Did you spray paint the whole dress with a dark grey and then layer with mid and light grey spray paint or did you brush over with mid and paint high and low lights by hand?

How long did the whole process take, or atleast the dress? I may make some smaller wings just so I can go to parties in it and not be afraid of smacking people all night. I hope you can help me, thanks!
penwiper337: Psmithpenwiper337 on October 9th, 2012 01:09 pm (UTC)
Hello! All of the paint was sponged on by hand - it's just ordinary craft acrylics with a bit of fabric glue thrown in for flexibility.

How long it took... well, if I started right now I could probably get it done by Halloween if I did nothing but work, sleep, and work on this costume and stayed up til 3am several times. But it would be a really tight schedule!
Barbara Filgate-CobhamBarbara Filgate-Cobham on October 16th, 2012 02:03 pm (UTC)
I linked this to my daughter's FB last night and she was so excited to try it! Thanks for sharing this. :)
just_a_footnote: pic#112676757just_a_footnote on October 20th, 2012 09:48 pm (UTC)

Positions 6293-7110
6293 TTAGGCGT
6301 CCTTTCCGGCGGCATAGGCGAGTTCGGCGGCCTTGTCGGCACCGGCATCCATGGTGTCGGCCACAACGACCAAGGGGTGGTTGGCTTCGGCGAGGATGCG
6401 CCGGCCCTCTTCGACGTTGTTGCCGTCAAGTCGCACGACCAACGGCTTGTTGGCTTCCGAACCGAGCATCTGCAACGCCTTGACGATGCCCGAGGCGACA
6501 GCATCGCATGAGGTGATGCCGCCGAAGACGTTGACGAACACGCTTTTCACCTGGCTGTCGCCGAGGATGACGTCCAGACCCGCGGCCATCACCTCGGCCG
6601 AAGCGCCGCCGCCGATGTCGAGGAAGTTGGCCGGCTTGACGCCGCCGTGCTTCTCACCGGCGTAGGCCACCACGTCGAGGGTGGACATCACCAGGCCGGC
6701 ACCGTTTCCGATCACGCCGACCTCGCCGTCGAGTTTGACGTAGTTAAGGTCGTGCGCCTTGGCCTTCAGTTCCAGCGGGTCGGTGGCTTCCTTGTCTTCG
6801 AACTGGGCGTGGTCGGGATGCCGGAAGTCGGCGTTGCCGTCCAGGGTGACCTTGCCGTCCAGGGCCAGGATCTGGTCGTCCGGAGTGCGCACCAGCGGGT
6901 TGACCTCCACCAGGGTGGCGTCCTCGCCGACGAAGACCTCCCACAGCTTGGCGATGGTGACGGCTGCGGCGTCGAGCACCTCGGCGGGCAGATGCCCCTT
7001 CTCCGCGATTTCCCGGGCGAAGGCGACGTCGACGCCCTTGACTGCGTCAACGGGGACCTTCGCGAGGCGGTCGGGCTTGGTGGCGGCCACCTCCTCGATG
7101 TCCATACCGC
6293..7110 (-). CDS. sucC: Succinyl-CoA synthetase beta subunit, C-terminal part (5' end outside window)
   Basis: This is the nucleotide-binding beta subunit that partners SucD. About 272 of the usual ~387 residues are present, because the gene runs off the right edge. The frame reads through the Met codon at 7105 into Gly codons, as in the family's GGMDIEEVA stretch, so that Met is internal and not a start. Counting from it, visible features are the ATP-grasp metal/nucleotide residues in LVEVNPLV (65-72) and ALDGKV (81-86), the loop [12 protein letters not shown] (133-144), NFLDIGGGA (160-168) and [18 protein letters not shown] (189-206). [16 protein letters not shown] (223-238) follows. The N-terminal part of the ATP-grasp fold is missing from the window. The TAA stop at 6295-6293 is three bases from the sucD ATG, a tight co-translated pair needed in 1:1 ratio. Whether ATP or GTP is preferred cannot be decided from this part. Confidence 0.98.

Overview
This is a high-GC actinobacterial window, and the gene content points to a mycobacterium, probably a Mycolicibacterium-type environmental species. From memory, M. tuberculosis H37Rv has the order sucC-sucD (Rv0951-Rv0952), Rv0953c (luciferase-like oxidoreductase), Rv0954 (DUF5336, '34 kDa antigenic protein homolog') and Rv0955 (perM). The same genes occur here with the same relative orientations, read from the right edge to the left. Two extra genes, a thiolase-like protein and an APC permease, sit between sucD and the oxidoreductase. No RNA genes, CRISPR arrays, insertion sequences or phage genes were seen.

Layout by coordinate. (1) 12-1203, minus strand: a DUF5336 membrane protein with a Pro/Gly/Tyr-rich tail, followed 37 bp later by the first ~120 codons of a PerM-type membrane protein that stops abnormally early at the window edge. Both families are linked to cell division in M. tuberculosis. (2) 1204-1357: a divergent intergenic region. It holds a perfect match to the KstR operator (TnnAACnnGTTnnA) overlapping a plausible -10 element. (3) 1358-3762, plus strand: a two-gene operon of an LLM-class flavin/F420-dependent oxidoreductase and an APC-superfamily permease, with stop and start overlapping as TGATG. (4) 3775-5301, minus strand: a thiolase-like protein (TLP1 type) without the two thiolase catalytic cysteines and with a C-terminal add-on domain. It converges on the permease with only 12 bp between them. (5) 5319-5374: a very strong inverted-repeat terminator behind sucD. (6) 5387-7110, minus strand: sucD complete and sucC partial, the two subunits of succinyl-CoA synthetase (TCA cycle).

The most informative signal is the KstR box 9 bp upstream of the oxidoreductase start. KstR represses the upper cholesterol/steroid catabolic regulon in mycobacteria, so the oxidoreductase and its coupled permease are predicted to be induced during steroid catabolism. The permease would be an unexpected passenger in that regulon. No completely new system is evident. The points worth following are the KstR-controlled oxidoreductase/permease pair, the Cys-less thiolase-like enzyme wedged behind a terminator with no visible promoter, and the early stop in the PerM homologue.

This is so awesome! I'm currently trying to do it myself and that's when I truly realised how much work it is and how accurate you have to be...(I'm nowhere near your perfectness, but I think I'm doing a halfway decent job :D) Thanks for detailing it, it really helped me, although my costume differs from yours because of my laziness :P =)
Joanne McAlpineBroadcastSunny on October 23rd, 2012 07:10 pm (UTC)
You are super talented! Very Impressed!
ext_1687367 on March 7th, 2013 05:11 pm (UTC)
Thanks for the tutorial. I'm only making a mask and wig for a masquerade dance, but this was very helpful!
Vincien: Vincienvincien on April 30th, 2013 02:49 am (UTC)
Did you use a pattern for the dress at all? Or just cut out the pieces and (in my case) hope for the best? lol
Rebel Scarlett YellRebel Scarlett Yell on August 10th, 2013 10:39 pm (UTC)
Can you make the dress for me I'll pay
castinbronzecastinbronze on October 6th, 2013 06:57 pm (UTC)
This is absolutely brilliant work! Contemplating a weeping angel for halloween but not sure i have enough time >.
Warren Zvon on September 13th, 2014 06:50 pm (UTC)
Angel
Best Halloween costume eveh!
Ronja LotteRonja Lotte on October 25th, 2014 12:43 pm (UTC)
WOW!